BSkyB puts squeeze on pay TV viewers with five per cent price rise

LONDON: BSkyB, the satellite television group, is set to put through its fourth successive inflation-busting price rise to customers. The increase - more than many analysts had predicted - may be seen as provocative by regulators at the European Commission.


Brussels is investigating the ?1bn that Sky has paid to renew its exclusive rights to screen English Premier League football. The Commission has suggested that the high cost of the deal may be harmful to consumers, who must subscribe to Sky to watch the games.

Sky has told customers that most will see a price rise of more than five per cent from next January. The cost of Sky World, the package taken by more than half the subscribers, will rise from ?38 to ?40 a month. The basic "family pack" will increase from ?18.50 to ?19.50 a month.

Previous years have seen most packages go up by no more than a ?1 a month. This time, some packages will rise by ?4.50 a month. Kingsley Wilson, an analyst at Investec Securities, said, "In the analogue era BSkyB was adept at increasing package prices by well above inflation up until 1998. During the switch over from analogue to digital, when BSkyB was vulnerable to customer churn (people leaving the service), the package increase policy was put on hold. With the majority of the base digital by January 2001 BSkyB resumed its pricing strategy."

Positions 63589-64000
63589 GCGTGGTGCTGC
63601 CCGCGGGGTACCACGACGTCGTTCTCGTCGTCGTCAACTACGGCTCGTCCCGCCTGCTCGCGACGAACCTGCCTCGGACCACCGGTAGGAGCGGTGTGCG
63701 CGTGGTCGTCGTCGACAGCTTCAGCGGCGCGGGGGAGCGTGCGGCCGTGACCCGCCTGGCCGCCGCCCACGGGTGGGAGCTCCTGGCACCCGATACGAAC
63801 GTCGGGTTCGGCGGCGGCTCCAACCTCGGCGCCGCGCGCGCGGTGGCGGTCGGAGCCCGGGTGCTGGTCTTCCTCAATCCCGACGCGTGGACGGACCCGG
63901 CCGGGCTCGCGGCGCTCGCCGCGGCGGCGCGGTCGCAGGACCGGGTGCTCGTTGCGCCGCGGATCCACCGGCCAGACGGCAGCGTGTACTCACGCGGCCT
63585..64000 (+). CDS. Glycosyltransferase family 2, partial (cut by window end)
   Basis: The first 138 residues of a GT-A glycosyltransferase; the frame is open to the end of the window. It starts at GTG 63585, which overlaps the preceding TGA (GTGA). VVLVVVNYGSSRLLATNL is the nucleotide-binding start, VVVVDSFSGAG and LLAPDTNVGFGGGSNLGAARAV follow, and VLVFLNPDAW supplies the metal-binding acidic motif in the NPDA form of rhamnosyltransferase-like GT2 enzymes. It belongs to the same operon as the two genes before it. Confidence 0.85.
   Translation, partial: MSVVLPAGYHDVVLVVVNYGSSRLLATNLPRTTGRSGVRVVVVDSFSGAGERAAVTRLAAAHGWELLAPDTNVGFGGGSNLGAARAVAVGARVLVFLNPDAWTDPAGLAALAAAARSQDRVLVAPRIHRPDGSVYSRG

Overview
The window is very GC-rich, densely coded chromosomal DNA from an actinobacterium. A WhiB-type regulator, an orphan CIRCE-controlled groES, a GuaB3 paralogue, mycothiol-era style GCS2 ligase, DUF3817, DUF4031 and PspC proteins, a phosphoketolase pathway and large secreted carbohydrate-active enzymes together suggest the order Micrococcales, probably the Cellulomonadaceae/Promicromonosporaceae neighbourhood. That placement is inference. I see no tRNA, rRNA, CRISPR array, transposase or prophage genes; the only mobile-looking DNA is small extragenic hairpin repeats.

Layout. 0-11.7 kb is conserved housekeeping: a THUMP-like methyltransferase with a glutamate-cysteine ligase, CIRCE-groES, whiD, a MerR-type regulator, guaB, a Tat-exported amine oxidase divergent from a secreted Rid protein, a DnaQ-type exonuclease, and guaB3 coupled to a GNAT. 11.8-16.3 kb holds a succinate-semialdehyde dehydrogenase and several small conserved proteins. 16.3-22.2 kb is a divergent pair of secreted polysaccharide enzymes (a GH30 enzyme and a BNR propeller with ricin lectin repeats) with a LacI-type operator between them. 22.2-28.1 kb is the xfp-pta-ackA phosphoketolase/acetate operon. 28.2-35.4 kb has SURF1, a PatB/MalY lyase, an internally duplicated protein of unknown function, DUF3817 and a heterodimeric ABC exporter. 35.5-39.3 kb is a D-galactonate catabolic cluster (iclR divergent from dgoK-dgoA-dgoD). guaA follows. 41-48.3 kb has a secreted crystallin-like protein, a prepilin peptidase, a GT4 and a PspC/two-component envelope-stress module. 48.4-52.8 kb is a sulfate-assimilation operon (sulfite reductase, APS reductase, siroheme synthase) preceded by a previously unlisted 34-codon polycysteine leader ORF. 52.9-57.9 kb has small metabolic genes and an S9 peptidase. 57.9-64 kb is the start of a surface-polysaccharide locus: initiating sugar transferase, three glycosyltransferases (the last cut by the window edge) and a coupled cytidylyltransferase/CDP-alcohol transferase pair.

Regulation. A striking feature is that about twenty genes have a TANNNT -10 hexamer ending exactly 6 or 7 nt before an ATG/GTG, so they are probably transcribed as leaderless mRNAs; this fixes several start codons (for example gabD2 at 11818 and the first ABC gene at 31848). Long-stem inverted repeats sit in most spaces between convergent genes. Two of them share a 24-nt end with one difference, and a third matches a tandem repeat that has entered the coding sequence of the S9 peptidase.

The company has seven million subscribers, giving it a dominant position in the pay television market. Far from losing customers, the previous price increases have seen the churn rate fall. It now stands at a world-beating 9.4 per cent.

Wilson said the company could raise prices because it also improved its content each year. "What they do is actually give the customer hell of a lot more... for instance 102 Champions League games. On the rise, that just 2p a game," he said. Investec yesterday increases its forecast pre-tax profits by three per cent for this financial year (2003-4) to ?511m and by four per cent for the next fiscal year.

The broker added that, unlike previous price rises from which some subscribers were exempt, the increase this time would be across the board. Wilson said, "Price rises set for January 2004 further demonstrate BSkyB's ability to monetise its position not only on the revenue side, but increasingly on the cost front. We envisage no impact on churn."

A spokesman for Sky said, "We continue to make very significant investments, providing new programmes, new services and new channels." He said that, for the financial year ended June 2003, Sky had raised its spending on content by 11 per cent to ?1.6bn. The new football deal was an added programming cost.

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